VERSE OF THE DAY
1 Thessalonians 5:16-18 (New Living Translation)
Always be joyful. Never stop praying. Be thankful in all circumstances, for this is God’s will for you who belong to Christ Jesus.
Always be joyful and full of glee. Fervent I’m prayer. Give thanks in all circumstances for this is god’s will and what he wants for you, for you belong in one to Christ Jesus
1 Thessalonians 5:16-18 says: “Rejoice always, pray continually, give thanks in all circumstances; for this is God’s will for you in Christ Jesus.”Jun 22, 2016
What does it mean to pray without ceasing?
Both Paul and Alma closely linked the idea of praying unceasingly with expression of gratitude to the Lord. “Pray without ceasing,” Paul said; “in everything give thanks: for this is the will of God in Christ Jesus concerning you. Quench not the Spirit.” (1 Thes. 5:17–19.)
How do you pray in the Spirit?
But elegant as the words are, I do not believe Jesus intended it to become another ritualistic prayer.
I hope they will encourage you to make 2022 a year of prayer.
1. Know to whom you are speaking. …
2. Thank him. …
3. Ask for God’s will. …
4. Say what you need. …
5. Ask for forgiveness. …
6. Pray with a friend. …
7. Pray the Word. …
8. Memorize Scripture.
Dec 27, 2021
https://www.worldvision.org › keys-…
8 keys to a more powerful prayer life in 2022 | World Vision
How can the Holy Spirit help me?
The power that the Holy Spirit gives us is something that reflects in the natural as well as the supernatural. He gives us power, love, and self-discipline. Power can be many things backed up by the Holy Spirit, such as boldness to preach the gospel and power to perform healing miracles.Jan 2, 2021
What does 1 Thessalonians 5:16 mean?
According to this verse, Christians should be joyful at all times. Practicing unconditional forgiveness allows us to obey the command to “rejoice always.” A bitter, unforgiving spirit blocks joy as surely as a logjam blocks the flow of a river. Scripture recognizes that our circumstances might not always result in our being “happy,” but happiness is not the same thing as joy. Joy, in the Bible, involves a trusting hope in Christ, leading to an eternal perspective (James 1:2–3; Hebrews 12:2).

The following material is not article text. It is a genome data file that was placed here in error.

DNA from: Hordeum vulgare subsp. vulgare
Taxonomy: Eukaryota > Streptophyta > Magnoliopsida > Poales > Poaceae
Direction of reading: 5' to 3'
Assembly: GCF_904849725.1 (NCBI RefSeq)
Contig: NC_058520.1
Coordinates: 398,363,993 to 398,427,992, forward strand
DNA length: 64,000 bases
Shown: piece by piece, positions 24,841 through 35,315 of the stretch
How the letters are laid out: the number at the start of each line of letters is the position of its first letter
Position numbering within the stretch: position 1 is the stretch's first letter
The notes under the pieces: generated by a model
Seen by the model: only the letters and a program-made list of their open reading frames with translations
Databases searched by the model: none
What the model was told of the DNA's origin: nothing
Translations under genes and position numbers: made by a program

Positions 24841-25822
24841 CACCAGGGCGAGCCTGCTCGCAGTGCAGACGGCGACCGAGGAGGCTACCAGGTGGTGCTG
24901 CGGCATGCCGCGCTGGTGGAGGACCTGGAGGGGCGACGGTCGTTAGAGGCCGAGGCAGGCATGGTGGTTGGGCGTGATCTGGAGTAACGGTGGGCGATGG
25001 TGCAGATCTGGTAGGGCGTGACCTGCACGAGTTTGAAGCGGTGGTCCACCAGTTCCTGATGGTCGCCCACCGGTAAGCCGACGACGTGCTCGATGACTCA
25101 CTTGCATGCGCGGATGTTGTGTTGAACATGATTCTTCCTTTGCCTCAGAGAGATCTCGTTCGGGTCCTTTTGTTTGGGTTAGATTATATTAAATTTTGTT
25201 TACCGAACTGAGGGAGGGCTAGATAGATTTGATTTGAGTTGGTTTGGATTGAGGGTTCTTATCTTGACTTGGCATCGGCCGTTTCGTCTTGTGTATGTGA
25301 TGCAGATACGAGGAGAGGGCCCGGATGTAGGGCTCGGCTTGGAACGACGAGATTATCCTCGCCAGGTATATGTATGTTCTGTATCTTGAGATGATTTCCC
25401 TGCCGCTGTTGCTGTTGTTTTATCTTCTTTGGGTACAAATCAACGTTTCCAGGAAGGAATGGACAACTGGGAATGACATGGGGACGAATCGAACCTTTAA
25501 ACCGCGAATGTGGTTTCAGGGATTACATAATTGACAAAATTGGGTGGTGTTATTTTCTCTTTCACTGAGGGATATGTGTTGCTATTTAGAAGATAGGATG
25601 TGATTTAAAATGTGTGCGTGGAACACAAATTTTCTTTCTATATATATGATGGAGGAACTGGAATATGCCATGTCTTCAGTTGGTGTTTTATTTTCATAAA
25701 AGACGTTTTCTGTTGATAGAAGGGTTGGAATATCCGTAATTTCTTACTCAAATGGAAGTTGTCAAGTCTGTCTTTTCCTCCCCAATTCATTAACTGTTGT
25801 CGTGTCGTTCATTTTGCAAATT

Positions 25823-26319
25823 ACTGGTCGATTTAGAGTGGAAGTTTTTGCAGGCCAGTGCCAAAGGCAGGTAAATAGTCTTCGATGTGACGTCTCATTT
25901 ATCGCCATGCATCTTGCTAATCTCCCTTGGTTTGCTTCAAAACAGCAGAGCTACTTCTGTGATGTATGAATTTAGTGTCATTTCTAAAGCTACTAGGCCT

Paul practiced what he preached. When he wrote to the Philippians from prison, he didn’t live under his circumstances, instead he rose above them. Even though he was shackled, he rejoiced in the Lord (Philippians 1:17–18; 4:10). The Thessalonians’ circumstances were difficult, but they could be joyful “in the Lord.” Paul’s joy overpowered his trials. In spite of ill-treatment, brushes with death, sorrow, and virtual poverty, he always rejoiced (2 Corinthians 6:8–10).
Jesus linked joy to obedience. He said, “If you keep my commandments, you will abide in my love…These things I have spoken to you, that my joy may be in you, and that your joy may be full” (John 15:10–11).
First Thessalonians 5:12–22 gives the Thessalonian believers a series of exhortations. As children of the day, who were anticipating the Lord’s return, they needed to live righteously. As a church, they needed to relate well to their leadership. Paul calls upon them to treat all their fellow believers kindly and patiently and to do good to one another. Paul admonishes the believers to be joyful at all times and to keep on praying. Constant thanksgiving was to mark their lives. Further, Paul tells his readers not to quench the Holy Spirit or to have a negative attitude toward prophetic ministries. However, they were supposed to keep a firm grasp on teachings that they tested and found to be true. Lastly, Paul directs his readers to avoid every kind of evil.
First Thessalonians chapter 5 reiterates that the rapture will occur quickly, catching the unbelieving world unprepared. In contrast, Paul presents faithful Christians as those who are aware and ready for this event. This passage uses the contrast of day versus night to highlight those differences. Paul also completes his letter by offering various practical instructions. These include the need to be peaceful, hardworking, and forgiving. He also commends constant prayer and an attitude of joyfulness, before closing his letter with a command for this letter to be read aloud.